“The reason is that the Air Force is not just responsible for air defence, it has got other charters. It has got a charter of providing close air support to land forces when they undertake operations and for offensive air operations in case you go into the adversary’s territory. Same thing when the Navy is operating at sea… naval ships also require some air support.”
He said the Air Force is also “responsible for carrying out close air support and offensive air support”.
“Now, you need some kind of air command component, advising the theatre commanders. What we are saying is there will be air component commanders who will be advisers to the western theatre commanders and northern theatre while the air defence command will be done by one entity as is being done today. Even today, the entire air resources of the Air Force is not commanded by one agency. They have got five operational commands, where the entire resources of the Air Force are distributed.”
General Rawat said the maritime theatre command “will be responsible for the security and safety of anything that happens in the entire Indian Ocean including island territories in the east and the west coast.”
He said there will be “two separate theatres which will be responsible for taking on the western adversary and the northern adversary” and in case of a “two-front war, we will be deciding on the primary front and the secondary front”.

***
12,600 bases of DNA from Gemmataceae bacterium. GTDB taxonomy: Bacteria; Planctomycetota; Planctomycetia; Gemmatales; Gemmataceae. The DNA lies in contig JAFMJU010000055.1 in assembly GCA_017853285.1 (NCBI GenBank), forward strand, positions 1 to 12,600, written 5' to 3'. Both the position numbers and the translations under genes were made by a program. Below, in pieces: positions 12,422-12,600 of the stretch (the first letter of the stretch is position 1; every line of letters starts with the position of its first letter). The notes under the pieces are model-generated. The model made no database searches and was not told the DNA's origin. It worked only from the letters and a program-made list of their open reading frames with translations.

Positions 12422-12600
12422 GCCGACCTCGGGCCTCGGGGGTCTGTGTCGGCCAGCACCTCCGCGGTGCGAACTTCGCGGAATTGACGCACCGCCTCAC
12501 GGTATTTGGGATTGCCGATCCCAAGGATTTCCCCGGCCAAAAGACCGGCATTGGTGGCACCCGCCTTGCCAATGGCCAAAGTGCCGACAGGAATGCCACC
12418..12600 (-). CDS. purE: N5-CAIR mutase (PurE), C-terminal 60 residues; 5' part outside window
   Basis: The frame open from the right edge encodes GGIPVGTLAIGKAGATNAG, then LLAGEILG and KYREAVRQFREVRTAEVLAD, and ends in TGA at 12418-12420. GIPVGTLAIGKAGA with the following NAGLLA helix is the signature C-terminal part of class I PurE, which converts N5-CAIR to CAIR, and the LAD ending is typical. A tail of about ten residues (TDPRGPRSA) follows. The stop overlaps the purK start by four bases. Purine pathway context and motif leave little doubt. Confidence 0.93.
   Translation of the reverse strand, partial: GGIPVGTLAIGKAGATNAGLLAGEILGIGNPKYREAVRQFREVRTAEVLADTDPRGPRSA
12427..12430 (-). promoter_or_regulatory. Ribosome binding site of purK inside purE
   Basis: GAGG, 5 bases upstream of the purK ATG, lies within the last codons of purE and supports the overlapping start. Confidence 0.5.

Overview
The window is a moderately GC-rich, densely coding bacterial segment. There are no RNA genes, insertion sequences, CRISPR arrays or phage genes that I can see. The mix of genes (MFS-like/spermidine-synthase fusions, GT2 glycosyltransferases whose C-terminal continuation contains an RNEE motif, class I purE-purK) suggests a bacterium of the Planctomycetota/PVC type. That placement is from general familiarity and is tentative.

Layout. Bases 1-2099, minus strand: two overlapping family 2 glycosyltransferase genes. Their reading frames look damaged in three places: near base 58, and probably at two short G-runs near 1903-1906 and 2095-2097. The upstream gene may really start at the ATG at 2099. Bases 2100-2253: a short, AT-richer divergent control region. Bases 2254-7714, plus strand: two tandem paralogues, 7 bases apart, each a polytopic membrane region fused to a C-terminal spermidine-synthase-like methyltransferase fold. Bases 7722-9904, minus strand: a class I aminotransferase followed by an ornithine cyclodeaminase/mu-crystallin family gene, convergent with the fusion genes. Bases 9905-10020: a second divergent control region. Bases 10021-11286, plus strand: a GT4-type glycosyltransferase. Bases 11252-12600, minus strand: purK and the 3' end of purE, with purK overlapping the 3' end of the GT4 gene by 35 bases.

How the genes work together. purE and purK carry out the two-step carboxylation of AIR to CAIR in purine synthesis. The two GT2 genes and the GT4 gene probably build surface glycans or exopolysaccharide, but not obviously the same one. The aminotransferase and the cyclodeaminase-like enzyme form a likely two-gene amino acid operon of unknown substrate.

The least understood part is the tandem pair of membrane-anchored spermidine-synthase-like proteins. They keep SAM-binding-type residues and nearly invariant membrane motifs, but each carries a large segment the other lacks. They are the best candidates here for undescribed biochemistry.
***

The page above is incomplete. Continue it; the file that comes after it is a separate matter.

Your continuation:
On the existing Northern Command, he said it is “one command which looks after both the fronts like the China front in Ladakh and the northern front in the Kargil sector” and “you have a unified command headquarter which is functioning very well, ensuring stability in internal security in Jammu and Kashmir”.
Although the “situation is gradually improving day after day,” he said it “doesn’t mean that the situation again may not turn ugly”. Therefore, General Rawat said, the Northern Command “for the time being will remain as a command while we have two theatres on the east and the north and another on the western side”.
Speaking later, Air Chief Marshal Bhadauria said the “issues we have raised, in internal discussions, is how we should do it, we must get it right”. He called it the “most important reform that has an impact on warfighting”.
“When we do an integrated theatre command, we should reach the next level of ability to project our comprehensive national power. We should be able to synergise.” He said the issues raised by them in internal deliberations is to “get it right”.
“We are totally committed to the theatre command, but we must get it right. And that is the focus area with which we are doing all our deliberations. And there are issues that are being looked at. There are deliberations between the three services with the CDS and that process is continuing.”
He said the “important issue is, there are many complex issues when you set up an integrated theatre command, and many of those issues should be upfront looked at very clearly” and “we should clearly understand how are we going to structure it, sort out the principles, sort out the important issues and thereafter implement it”.
Source: The Indian Express